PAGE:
The general plan of operation of this invention and of the prior art single wire-multiple shot perforating guns is that the hot wire side of the firing circuit includes a switch for each initiator-perforating element assemblage which completes a bypass circuit to the next lower assemblage while disarming its associated assemblage. Upon firing the lowermost assemblage, the switch of the next upper assemblage is manipulated to arm its associated blasting cap. Firing of the shots carried by the gun 10 then proceeds from the bottom of the gun toward the top thereof. As heretofore illustrated and described, the perforating gun 10 is of substantially conventional design and may be obtained commercially.
A switch sub 48 is connected between adjacent assemblages 32 and comprises a rigid body 50, suitably of machined metal or the like, having upper and lower external threads 52, 54 for coupling with the adjacent gun sections 30. Suitable O-rings 56 seal between the body 50 and the adjacent gun sections 30 to prevent liquid passage into the gun 10. An elongate passage 58 extends axially through the switch sub 48 and comprises an upper conical section 60, a lower cylindrical section 62 having a snap ring groove 64 therein, and an intermediate section 66 communicating between the upper and lower sections 60, 62. The junction between the sections 62, 66 provides an annular shoulder 68 for purposes more fully explained hereinafter. As will be more fully apparent hereinafter, the switch mechanism of this invention is mounted in the passage section 62.
Referring to FIGS. 2--4, there is illustrated a switch unit 70 of this invention. The switch unit 70 provides a multiplicity of functions during operation of the perforating gun 10 which may be broadly classified as disarming functions and arming functions. In the disarmed configuration of the switch unit 70, its associated blasting cap 40 is electrically separated from any contact with the firing circuit 22 and an electical bypass circuit is made through the switch unit 70 to provide a hot wire for a subjacent assemblage 32. Responding to the detonation of the subjacent perforating element, the arming functions of the switch unit 70 are placing the blasting cap 40 in circuit with the hot wire 28 and severing the circuit leading to the subjacent fired assemblage 32.
One of the problems in designing a switch unit for a select fire perforating gun is that the pressure pulse generated during firing of the subjacent shaped charge is of considerable magnitude. Although the magnitude of the pressure pulse is unknown, it would not be surprising to learn that the pressure peak is in excess of 30,000 psi. Accordingly, one is faced with the dilemma of constructing an inexpensive extremely rugged switch mechanism. If a mechanical linkage were provided for converting the pressure pulse into switch movement, one difficulty is that the linkage must be designed and assembled to very close tolerances so that the movable switch member is moved precisely the correct distance. For example, if the switch member were moved against a stop and too much movement is attempted, some component will necessarily break or warp. As will become more fully apparent hereinafter, these problems are avoided by spacing the switch mechanism a considerable distance from those components exposed to the pressure pulse and interposing a hydraulic force transmitting device between the movable switch member and the pressure pulse sensing mechanism.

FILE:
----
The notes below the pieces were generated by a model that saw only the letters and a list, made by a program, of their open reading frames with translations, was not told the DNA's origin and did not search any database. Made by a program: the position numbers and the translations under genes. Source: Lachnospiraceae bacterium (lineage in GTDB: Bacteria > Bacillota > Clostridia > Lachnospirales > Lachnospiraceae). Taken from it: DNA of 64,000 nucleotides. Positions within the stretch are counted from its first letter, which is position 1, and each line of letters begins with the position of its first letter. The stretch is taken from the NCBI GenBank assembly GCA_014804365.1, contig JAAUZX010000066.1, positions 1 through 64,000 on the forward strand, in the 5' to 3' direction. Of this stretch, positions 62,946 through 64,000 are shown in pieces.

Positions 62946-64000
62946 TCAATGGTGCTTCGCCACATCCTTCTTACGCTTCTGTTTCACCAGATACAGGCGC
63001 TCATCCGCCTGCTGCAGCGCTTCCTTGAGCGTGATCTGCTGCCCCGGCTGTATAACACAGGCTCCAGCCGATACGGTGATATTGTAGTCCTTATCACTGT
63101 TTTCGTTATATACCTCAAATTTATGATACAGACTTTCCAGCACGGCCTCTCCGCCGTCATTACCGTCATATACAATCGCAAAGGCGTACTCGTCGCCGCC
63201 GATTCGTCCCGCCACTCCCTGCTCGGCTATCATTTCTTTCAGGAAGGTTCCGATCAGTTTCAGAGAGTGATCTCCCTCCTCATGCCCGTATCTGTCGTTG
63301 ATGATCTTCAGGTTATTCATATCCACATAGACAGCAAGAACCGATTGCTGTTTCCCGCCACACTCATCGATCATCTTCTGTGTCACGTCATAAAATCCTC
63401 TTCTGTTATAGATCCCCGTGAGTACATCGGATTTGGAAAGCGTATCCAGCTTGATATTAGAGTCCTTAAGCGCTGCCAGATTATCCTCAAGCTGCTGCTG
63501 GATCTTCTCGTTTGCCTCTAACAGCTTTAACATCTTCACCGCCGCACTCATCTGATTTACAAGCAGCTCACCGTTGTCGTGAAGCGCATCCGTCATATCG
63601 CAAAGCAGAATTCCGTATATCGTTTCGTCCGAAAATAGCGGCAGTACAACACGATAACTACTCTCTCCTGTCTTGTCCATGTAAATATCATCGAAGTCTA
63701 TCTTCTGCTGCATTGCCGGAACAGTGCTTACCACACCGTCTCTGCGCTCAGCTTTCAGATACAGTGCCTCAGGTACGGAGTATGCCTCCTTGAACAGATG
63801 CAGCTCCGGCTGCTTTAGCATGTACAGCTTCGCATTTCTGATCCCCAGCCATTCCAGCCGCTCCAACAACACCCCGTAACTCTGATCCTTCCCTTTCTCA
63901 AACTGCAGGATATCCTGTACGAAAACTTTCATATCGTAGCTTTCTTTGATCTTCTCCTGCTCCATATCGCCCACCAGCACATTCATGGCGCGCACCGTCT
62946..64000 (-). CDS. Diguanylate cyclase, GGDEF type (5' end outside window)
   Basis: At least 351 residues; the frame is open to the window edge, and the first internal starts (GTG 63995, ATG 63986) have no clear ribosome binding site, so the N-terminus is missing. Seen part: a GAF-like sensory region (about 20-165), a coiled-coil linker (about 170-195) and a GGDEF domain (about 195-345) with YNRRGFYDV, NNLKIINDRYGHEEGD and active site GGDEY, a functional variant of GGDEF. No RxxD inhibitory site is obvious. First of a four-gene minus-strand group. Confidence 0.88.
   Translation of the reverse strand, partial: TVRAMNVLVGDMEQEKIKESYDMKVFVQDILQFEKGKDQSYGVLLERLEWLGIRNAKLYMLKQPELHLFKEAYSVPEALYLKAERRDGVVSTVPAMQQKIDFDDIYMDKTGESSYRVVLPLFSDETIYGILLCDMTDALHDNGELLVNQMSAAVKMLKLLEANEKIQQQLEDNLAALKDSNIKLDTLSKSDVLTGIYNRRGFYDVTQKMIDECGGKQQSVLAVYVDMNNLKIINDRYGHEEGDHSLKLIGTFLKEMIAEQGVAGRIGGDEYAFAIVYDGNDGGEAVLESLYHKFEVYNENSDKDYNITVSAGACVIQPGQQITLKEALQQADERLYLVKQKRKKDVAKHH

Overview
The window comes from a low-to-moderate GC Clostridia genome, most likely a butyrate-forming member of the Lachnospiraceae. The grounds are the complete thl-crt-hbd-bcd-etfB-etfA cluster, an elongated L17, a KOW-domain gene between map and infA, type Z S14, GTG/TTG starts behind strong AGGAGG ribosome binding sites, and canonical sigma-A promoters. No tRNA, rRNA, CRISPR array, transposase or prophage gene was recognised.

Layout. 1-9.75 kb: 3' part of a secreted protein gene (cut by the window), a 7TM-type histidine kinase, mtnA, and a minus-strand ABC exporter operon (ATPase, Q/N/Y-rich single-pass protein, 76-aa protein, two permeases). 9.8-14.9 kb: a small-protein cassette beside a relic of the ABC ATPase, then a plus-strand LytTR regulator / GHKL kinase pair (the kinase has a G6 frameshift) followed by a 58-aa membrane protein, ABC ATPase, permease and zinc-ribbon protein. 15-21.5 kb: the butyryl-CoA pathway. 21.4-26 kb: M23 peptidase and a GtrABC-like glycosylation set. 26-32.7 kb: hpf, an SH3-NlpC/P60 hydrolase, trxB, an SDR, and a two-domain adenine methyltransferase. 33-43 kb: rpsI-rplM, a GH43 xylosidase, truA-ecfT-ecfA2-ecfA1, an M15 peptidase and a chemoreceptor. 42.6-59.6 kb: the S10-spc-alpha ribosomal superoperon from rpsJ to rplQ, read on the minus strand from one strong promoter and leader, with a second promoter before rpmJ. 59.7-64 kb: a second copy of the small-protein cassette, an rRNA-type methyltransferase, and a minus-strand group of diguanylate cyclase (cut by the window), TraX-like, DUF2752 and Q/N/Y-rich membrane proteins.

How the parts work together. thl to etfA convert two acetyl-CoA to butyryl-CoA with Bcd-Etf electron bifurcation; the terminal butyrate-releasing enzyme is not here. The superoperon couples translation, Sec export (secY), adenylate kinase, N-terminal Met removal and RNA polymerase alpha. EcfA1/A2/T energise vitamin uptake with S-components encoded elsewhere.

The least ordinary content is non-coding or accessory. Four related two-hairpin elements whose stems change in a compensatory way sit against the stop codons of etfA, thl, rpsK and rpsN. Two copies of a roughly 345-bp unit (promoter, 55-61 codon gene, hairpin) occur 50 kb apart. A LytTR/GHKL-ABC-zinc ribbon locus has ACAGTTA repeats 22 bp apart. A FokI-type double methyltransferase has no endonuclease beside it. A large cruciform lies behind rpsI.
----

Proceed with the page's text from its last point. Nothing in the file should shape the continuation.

To these ends, the switch unit 70 comprises a rigid generally cylindrical body or housing 72 having a generally planar upper end or face 74 perpendicular to a longitudinal axis 76 of the body 72 which is generally coaxial with a longitudinal axis 78 of the perforating gun 10, a lower face or end 80 generally parallel to the upper face 74.
The exterior of the switch body 72 provides a pair of grooves 82 for receiving O-rings 84 providing a pressure seal between the exterior of the switch body 72 and the passage section 62 in the switch sub 48.
The interior of the switch body 72 comprises a first generally cylindrical passage 86 extending from the upper end 74 toward a partition wall or shoulder 88 and a second passage 90 extending from the lower end 80 toward the partition wall 88 which provides a passage 92 communicating between the passages 86, 90. Although the passage 90 appears to be cylindrical, it is slightly divergent toward the lower end 80 for purposes more fully explained.
Extending into the passage 90 and mounted for limited axial movement therein is a piston assembly 94 comprising a cylindrical sleeve 96 of electrically insulating material such as a phenolic resin, a central pin 98 of electrically conductive material such as metal or the like, and an O-ring seal 100 surrounding the pin 98 and providing a seal between the pin 98 and passage 90 in the disarmed position and sealing against the shoulder or partition wall 88 in the armed position. The pin 98 provides a circumferential groove 102 about the exposed end thereof to allow attachment of an electrical wire leading to the next subjacent assemblage 32. Accordingly, the pin 98 is one of the terminals of the switch unit 70. It will be apparent from FIG. 2 that the switch unit 70 provides a reservoir 104 which is filled with a flowable material, as more fully disclosed hereinafter, and is decreased in size upon upward movement of the piston assembly 94 as more fully pointed out hereinafter.